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Special Series: The Science and Evidence surrounding the Clinical Use of Human Milk in the NICU

Target Publication Dates: Fall 2019 Advances in Neonatal Care, 2019(5) and 2019(6)

Submission Dates: Immediately through February, 2019.

The use of human milk in the NICU is increasingly standard-of-care yet, are there ways we could  be enhancing the use of human milk to optimize infant outcomes? Are the current caregiving practices surrounding the use of human milk evidence-based? And, do all member of the caregiving team have the information they need to make the best decisions surrounding the use of human milk? This special series will address human milk use to best support high-risk infants. Clinical projects optimizing the use of human milk are welcome as well as manuscripts providing synthesis of evidence including: state of the science papers, systematic or integrative reviews, concept analyses, and reports of research using human milk.  ​

If interested in submitting a manuscript for this special series please submit the following items for consideration to the guest editor or co-editors by 1/01/2019:

  1. A working manuscript title
  2. Authors
  3. Short synopsis of your planned manuscript (3-4 sentences outlining content)
  4. Planned submission date (before 3/01/2019)

 

Submission of this information sooner rather than later will help us with planning the series.

Please submit your ideas or comments to:

Guest Editor: Dr. Leslie Parker, PhD, RN, FAAN parkela@ufl.edu

Or Co-Editors for Advances in Neonatal Care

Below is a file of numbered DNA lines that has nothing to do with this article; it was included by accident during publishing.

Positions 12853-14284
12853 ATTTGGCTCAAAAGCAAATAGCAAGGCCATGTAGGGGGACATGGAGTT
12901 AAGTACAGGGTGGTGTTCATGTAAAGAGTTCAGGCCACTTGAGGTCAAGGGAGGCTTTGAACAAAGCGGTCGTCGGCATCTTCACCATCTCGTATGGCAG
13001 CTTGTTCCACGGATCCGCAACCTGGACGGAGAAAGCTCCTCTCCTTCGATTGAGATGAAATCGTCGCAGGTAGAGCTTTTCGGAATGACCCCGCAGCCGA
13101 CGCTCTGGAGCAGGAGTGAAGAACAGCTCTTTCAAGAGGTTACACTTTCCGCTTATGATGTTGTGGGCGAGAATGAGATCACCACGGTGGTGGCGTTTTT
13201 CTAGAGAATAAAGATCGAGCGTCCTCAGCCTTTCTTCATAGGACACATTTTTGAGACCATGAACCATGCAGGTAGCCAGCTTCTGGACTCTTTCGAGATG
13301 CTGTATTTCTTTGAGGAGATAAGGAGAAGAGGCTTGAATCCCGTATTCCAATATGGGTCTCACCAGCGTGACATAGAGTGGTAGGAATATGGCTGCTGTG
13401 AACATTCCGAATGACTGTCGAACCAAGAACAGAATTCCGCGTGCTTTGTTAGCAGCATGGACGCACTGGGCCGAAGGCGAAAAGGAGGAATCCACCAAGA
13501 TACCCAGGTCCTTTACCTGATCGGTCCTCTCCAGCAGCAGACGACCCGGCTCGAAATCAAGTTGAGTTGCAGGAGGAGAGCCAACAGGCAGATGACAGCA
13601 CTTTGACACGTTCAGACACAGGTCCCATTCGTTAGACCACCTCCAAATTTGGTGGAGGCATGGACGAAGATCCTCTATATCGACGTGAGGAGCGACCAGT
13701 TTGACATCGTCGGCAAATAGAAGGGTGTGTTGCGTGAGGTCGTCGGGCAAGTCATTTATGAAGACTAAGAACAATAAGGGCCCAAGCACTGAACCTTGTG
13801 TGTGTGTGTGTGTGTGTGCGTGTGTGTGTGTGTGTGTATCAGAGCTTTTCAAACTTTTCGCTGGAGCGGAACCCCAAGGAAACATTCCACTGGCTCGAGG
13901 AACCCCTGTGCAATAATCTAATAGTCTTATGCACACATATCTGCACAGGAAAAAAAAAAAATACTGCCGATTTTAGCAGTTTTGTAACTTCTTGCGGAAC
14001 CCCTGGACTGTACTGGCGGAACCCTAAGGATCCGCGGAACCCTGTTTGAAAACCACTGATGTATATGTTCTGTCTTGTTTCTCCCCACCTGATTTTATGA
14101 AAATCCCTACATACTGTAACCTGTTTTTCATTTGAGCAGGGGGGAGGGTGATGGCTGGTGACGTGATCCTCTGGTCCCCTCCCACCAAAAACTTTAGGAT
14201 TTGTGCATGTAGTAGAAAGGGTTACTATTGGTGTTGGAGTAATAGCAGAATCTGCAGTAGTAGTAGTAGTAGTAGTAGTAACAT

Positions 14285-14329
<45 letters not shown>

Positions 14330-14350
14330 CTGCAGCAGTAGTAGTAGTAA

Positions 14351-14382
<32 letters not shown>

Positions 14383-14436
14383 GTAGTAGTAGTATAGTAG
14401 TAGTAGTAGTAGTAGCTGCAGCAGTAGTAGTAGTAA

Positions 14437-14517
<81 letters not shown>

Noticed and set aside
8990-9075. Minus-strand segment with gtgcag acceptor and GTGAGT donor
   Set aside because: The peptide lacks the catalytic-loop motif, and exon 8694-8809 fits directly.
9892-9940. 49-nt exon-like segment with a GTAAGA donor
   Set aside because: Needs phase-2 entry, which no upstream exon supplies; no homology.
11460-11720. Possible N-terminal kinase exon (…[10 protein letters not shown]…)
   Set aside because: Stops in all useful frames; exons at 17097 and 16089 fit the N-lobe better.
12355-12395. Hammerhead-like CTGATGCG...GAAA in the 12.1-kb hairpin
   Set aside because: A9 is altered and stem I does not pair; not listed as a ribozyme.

Jacqueline McGrath mcgrathj@uthscsa.edu

Debra Brandon Debra.brandon@duke.edu

From the Editors for 2019(1) - ​

Welcome to 2019 and the first issue of Advances in Neonatal Care! In this issue a 6-manuscript special series addresses an issue central to the provision of neonatal nursing care: infant oral feeding. These six manuscripts cover a breadth of oral feeding topics from oral feeding safety, to milk flow rates from bottle nipples, to outcomes using infant driven feeding methods. An additional manuscript summarizes what constitutes feeding success using the strategy of a concept analysis. A qualitative study describes mothers’ emotions and insights regarding breastfeeding during the first year after the birth of their preterm birth. A final manuscript provides a systematic assessment of feeding outcomes with unimodal and multimodal sensorimotor interventions.
 
While the second special issues for 2019 is set (The Science and Evidence surrounding the Clinical Use of Human Milk in the NICU), we are exploring special foci for 2020. If you have any suggestions about topics you think are important for the journal to highlight please let us know.


Multisensory Intervention for Preterm Infants Improves Sucking Organization

An intervention to teach mothers of preterm infants how to interact with their babies more effectively results in better weight gain and growth for the infants. This Advances in Neonatal Care article shows that infants who receive this intervention grow better and also more rapidly develop the muscle control needed for successful feeding.

Click here to read the article!

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